If you are nerd-type person, then there is an excellent chance you have a collection of a lot of stuff from a favorite thing, like a comic or a video game or a movie series.
If you are nerd-type person, then there is an excellent chance you have a collection of a lot of stuff from a favorite thing, like a comic or a video game or a movie series.If it is a massive collection of sports memorabilia, you might actually be a jock-type person, but who am I to judge? In any case, I’m willing to bet my last Imperial Credit that at some point in time, a friend, a family member or a significant other has cleverly quipped, “You should open up a museum.”
This is a story about a guy who actually opened his own museum. About his collection of Star Wars stuff. Well, more about the museum than the guy.
Road-tripping our way to visit family last Thanksgiving week, Karin and I stopped overnight in Hot Springs, Arkansas to knock another National Park off the list. As we waited for the hotel elevator, my eyes scanned the travel brochures. Oh… What’s this?
What fascinated me wasn’t that it was an unofficial Star Wars museum, but that it was an unofficial Star Wars museum that misspelled Jabba on their brochure. That’s like saying “Meet Luce Skywalker!” or “See frozen Hans Solo!” (In their defense, another pocket in the rack had a set of brochures with Jabba printed correctly.)
I could not pass up this once-in-a-lifetime opportunity! The next day, I would visit THE GALAXY CONNECTION! Karin elected to stay behind and explore the shops and art galleries in downtown Hot Springs. Even though she likes Star Wars, she had no interest in moseying through Jaba’s dungeon.
Not more than 10 minutes from Hot Springs National Park, the Galaxy Connection resides in a small, inconspicuous building, save for the starships painted on the outside. Inside, you’re greeted with a little but respectably stocked collectables shop.
he museum walk-through was guided by a friendly, very enthusiastic gentleman. I don’t know if flannel shirt/T-shirt/jeans is the official museum uniform, but it certainly said I AM A STAR WARS NERD. As luck would have it, I’d packed a Star Wars T-shirt in my suitcase and I wore it for this momentous occasion. I fit right in.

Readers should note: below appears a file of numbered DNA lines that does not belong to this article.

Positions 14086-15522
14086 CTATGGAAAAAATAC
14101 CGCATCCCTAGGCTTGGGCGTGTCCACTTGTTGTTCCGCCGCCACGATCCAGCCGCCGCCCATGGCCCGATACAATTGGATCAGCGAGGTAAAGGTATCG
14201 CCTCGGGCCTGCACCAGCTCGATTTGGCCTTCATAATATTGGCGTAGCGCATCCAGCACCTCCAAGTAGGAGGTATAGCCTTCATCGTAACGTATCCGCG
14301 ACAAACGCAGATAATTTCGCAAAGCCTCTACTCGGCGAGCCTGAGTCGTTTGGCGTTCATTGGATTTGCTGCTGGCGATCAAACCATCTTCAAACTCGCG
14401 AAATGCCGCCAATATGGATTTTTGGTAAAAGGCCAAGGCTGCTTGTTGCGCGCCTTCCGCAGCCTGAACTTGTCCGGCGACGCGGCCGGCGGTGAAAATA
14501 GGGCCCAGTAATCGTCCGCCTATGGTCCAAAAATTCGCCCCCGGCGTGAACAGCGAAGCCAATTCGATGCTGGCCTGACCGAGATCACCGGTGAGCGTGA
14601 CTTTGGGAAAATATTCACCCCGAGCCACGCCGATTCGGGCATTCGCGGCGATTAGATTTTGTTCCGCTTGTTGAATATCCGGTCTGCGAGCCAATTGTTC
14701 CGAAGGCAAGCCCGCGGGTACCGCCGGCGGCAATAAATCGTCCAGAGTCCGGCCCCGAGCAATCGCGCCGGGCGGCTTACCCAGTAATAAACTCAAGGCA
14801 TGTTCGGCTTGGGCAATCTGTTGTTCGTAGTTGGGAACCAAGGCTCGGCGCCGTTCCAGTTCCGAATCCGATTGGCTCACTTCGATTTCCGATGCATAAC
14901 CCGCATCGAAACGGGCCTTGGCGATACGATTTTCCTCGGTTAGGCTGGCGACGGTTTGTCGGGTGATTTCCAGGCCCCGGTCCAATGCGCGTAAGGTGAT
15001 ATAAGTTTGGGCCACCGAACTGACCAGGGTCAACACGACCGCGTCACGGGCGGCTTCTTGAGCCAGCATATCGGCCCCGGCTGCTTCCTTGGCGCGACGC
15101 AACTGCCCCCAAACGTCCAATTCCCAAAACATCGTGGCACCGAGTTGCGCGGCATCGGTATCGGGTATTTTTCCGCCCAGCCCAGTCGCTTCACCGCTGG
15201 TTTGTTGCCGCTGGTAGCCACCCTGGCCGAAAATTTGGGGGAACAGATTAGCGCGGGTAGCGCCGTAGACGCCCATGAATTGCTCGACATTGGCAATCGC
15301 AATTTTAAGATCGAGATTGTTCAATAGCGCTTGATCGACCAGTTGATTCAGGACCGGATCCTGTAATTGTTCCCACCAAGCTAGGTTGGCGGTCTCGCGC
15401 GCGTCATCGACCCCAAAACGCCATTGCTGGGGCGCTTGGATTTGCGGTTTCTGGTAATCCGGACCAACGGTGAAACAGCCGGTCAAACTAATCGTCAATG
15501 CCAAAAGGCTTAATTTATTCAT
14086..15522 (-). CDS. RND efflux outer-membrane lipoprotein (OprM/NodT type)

The first stop in the museum was… a Stormtrooper. Along with the Death Star-inspired boilerplate paint job on the wall were some Death Star set sketches and blueprints. The tour guide spoke about all manner of Trooper trivia and talked about the 501st Legion and how one joins. The two families on the tour with me found it interesting, especially the children. From there, we turned the corner and found ourselves on the bridge of what I assume to be Darth Vader’s Super Star Destroyer, the Executor. Oh, and Darth Vader was there, too.
The tour guide gave out some great bits of trivia about Vader, his design and his origins. It also amazes me that there are people who still think James Earl Jones was inside the costume. Even more amazing, the guide remained cheerful and unflappable when one of the kids started waving a plush alligator in his face like it was a lightsaber.
Next, we moseyed through the now infamous Jaba’s dungeon.
To my disappointment, there were no half-naked Twi’lek dancers. However, the guide spoke of the neutral mercenary lives of Han Solo and Boba Fett (who was also in the dungeon). He got a bit Joseph Campbell here, which was pretty cool. Also, the kids on the tour seemed quite amazed to discover that some of the Jawas in the movies were portrayed by children.
Finally, we found ourselves on Dagobah, with Pepsi contest Yoda. And again, with these kids… totally blown away by the fact that Yoda, Grover and Miss Piggy are all played by the same guy. Well, DUH!
The last room was the collectables room, absolutely covered in Star Wars merchandise. Dioramas, a TV playing old Kenner spots, a rack holding every type of toy lightsaber ever made (except for the inflatable flashlight one), even an Early Bird kit. I didn’t get a picture here because I was too busy looking at stuff. Really, THIS was the best part.
To sum it all up: Yes, the Galaxy Connection is a bit hokey. Yes, the information and trivia is already well-known to dedicated Star Wars fans. But what it does have is an undeniable charm. You can feel the dedication, effort and care that went into creating the place, misspelled brochures be damned.
To the average person, they may see a low-budget tourist trap. Me? I see a hardcore Star Wars fan’s labor of love. This museum was made by the type of nerd who wants others to experience the same sense of joy and wonder he/she gets out of a beloved something-or-other. And that adds a layer of detail you can’t buy at prop store.
Later that week, in Tennessee with my family, my siblings and I watched the teaser trailer for Star Wars VII: The Force Awakens on Friday. Amid my own geeky excitement, I thought for a brief moment about The Galaxy Connection.
Man, I bet they were flipping the f*ck out over there.
Erik has planned the perfect Christmas for his family. The plan is foolproof, bulletproof and flame retardant. Nothing can undo the hours of planning and preparation. Nothing but odd-shaped packages, ill-timed fruitcakes and an errant neighborhood Santa Claus. Get it now and have a Merry Christmas.